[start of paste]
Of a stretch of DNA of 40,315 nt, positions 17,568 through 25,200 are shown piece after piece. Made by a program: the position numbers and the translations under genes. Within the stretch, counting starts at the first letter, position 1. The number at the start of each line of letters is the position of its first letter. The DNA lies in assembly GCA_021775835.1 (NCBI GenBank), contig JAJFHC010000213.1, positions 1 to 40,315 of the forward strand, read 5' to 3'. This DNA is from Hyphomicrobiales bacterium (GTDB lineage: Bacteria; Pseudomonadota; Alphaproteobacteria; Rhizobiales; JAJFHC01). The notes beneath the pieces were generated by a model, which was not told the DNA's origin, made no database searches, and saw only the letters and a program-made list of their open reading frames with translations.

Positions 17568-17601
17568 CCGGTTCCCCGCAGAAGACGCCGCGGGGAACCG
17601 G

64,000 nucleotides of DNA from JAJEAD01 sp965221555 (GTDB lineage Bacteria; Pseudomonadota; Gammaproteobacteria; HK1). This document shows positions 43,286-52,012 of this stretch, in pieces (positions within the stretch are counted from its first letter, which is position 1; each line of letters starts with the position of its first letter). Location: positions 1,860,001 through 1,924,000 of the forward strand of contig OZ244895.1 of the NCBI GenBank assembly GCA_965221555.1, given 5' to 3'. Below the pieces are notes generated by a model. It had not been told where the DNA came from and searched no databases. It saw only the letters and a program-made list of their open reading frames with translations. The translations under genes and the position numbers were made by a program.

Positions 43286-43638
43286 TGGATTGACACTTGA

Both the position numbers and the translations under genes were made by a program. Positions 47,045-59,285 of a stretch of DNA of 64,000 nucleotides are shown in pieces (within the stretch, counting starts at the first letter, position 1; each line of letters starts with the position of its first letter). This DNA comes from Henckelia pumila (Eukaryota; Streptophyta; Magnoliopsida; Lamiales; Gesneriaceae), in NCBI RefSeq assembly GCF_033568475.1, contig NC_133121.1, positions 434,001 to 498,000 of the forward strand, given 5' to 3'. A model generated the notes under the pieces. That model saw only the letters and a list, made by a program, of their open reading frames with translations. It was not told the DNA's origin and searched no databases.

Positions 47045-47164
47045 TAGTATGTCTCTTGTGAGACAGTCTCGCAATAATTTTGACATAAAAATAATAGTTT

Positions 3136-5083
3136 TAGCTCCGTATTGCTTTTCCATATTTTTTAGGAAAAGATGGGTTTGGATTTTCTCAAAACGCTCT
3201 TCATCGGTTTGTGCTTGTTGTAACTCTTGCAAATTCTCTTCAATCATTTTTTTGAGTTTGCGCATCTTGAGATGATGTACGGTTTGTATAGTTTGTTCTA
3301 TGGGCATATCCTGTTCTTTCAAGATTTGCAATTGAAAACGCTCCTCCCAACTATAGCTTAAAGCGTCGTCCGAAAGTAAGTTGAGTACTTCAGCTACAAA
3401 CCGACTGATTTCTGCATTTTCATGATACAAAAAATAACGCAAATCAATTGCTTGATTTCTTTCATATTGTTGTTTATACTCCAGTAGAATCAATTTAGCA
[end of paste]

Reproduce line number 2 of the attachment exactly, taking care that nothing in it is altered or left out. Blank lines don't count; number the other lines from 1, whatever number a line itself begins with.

Positions 17568-17601